United Nations (UN) visit will leave Tories nowhere to hide on poverty failings

The UN are sending Special Rapporteur Prof. Philip Alston to the UK in November to report back on the state of extreme poverty and human rights in this country.

He is asking for public submissions. If you or anyone you know have a story to tell about your experience with issues due to austerity, welfare reforms, etc. check out the article below to see how your voice can be heard.

The United Nations Human Rights Council (UNHRC) are sending a world renowned Human rights and law Professor to the UK in November.

What won’t please the government, is that he has asked for public submissions to aid him in his investigation. This will make it hard for the Tories to spin as teething issues.

Picture of Theresa May with a worried face next to a plaque of the United Nations Human Rights Council – Office of the High Commissioner

The United Nations Human Rights Council (UNHRC) is an inter-governmental body within the United Nations (UN) system and consists of 47 Member States.

This committee is responsible for cooperation for the promotion and protection of Human Rights.

The UN states its goals include providing “greater prominence to the plight of those living in extreme poverty and to highlight the human rights consequences of the systematic neglect to which they are all too often subjected.”
It is also makes recommendations to the General Assembly for further development of international law in the field of human rights.

The Special Rapporteur

Professor Philip Alston Professor Alston UN Special Rapporteur on Extreme Poverty & Human Rights – Credit @ Alston__UNSR Twitter.

The UN are sending renowned Professor Philip Alston to the UK in November. He has been tasked in to looking into “extreme poverty and human rights” issues that may have arisen due to austerity and welfare reform. He will also investigate how Brexit may further affect poverty levels within the UK.

Philip Alston is an international law scholar and human rights expert. He is a Professor of Law at New York University School of Law, and co-Chair of the law school’s Center for Human Rights and Global Justice.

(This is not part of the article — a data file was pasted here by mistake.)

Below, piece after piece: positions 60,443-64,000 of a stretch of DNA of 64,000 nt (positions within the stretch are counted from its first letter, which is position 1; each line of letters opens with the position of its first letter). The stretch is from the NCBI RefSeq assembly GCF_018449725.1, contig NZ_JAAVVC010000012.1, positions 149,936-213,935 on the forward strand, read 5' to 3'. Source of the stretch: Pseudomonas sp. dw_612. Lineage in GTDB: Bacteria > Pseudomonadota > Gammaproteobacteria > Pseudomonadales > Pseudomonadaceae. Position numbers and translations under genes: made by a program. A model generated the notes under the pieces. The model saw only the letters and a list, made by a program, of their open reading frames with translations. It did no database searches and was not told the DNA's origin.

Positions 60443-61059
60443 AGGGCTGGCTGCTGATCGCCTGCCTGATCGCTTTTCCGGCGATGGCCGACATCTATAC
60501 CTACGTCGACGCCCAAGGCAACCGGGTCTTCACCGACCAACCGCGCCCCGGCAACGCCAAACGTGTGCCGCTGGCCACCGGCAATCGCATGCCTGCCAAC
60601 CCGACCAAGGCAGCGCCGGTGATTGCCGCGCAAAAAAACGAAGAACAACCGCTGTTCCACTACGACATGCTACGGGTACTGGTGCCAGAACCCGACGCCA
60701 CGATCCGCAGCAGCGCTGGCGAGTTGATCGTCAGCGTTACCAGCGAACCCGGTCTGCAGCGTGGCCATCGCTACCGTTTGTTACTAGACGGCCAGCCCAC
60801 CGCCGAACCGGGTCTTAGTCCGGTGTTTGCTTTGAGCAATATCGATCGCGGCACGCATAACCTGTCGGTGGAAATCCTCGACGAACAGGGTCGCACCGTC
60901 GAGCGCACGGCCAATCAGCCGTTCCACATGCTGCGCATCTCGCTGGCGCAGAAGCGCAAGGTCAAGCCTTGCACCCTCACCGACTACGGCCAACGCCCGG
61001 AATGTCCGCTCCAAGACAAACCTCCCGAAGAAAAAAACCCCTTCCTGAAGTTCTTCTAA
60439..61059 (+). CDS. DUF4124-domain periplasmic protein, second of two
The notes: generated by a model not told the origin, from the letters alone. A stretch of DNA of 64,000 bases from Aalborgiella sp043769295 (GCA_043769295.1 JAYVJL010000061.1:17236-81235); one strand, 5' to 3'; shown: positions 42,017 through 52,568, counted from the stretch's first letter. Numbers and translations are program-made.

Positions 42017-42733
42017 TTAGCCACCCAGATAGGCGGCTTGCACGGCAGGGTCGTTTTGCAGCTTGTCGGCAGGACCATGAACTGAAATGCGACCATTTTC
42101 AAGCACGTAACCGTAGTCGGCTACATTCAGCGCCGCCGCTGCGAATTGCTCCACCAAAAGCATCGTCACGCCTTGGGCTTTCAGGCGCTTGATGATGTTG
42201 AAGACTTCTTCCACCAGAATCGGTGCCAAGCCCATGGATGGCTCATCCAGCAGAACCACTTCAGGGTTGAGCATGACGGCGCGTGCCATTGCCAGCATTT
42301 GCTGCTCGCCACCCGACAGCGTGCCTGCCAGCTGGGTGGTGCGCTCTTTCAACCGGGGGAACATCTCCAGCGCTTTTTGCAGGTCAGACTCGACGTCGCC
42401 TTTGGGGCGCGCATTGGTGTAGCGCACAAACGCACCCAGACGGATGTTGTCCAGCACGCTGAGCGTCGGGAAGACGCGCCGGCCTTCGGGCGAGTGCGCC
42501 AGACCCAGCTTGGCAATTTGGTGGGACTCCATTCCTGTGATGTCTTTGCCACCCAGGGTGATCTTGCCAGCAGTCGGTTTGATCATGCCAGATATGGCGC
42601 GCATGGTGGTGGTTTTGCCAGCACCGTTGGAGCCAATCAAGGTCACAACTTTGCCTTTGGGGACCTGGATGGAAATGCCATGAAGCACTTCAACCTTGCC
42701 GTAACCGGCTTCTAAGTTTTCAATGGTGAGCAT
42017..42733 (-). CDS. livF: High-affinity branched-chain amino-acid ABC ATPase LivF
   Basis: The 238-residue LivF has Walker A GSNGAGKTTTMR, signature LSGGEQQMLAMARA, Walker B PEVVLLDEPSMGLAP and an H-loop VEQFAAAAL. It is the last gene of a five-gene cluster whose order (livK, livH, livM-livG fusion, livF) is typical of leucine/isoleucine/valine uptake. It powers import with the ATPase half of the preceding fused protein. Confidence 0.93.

Alston does not directly work for the UN and any argument that he may be biased can immediately be dispelled.

In October 2016, Alston released a scathing report to the UN General Assembly calling the UN’s refusal to accept responsibility for the devastating 2010 Haiti cholera outbreak a “disgrace.”

He went on to say; “The UN’s explicit and unqualified denial of anything other than a moral responsibility is a disgrace. If the United Nations bluntly refuses to hold itself accountable for human rights violations, it makes a mockery of its efforts to hold governments and others to account.”
In my opinion, this shows that Professor Alston really cares about Human Rights and holding those who breach them to account.

The UK November Visit

I am especially (but not exclusively) interested in the following issues for my visit to the UK: austerity; welfare reform, including Universal Credit; the use of new technologies by the govt in the social security system; child poverty; and Brexit. https://t.co/o0Q9ewI2L8 https://t.co/Sazwx31byu

— Philip Alston (@Alston_UNSR) July 26, 2018

Professor Alston will visiting Great Britain and Northern Ireland between the 5th and 16th of November 2018.

His primary focus is to look into the effects that Tory policies have had on poverty levels and human rights in the UK. Argueable the two biggest issues he will look into are austerity and welfare reform.

The government are always giving themselves a pat on the back for their policy decisions. In relation to welfare reform they are currently pushing the misleading statistic that employment is at an all time high.

 

What they fail to mention is that anyone doing at least one hour or those on zero hour contracts are included in these figures. Therefore we should really take them with the pinch of salt they deserve.

Austerity

Institute for Fiscal Studies data showing cuts to government departments in% – 2010 – 2017

In 2010, then Chancellor of the Exchequer, George Osborne announced heavy austerity measures including tax rises and massive spending cuts. He vowed to eliminate the deficit in five years. This did not materialise.

Worse still the UK’s national debt has actually risen. In 2010 the UK’s national debt stood at £1 trillion. By 2017, despite all the cuts to public services and the welfare budget, it had risen to £1.76 trillion. The Institute for Fiscal Studies forecasts it will reach £2 trillion by 2022.

It is clear that austerity has not worked. A nearly 40% cut to the welfare budget will clearly have had an affect on poverty levels. If they have less money to spend the government will cut corners to save money. As we know, Universal Credit is not performing well.

Welfare Reforms

Universal-Credit-report
The Tory’s flagship welfare reforms such as Universal Credit and Personal Independence Payment have caused unprecedented chaos and hardship. There so much evidence I wasn’t sure were to start.

The National Audit Office (NAO) stated that despite claims by the Department for Work and Pensions (DWP) that Universal Credit would save the taxpayer money, this may never be achieved.

The Joseph Rowntree Foundation (JrF) published a highly critical report in May showing that over 1.5 million people in the UK were destitute in 2017.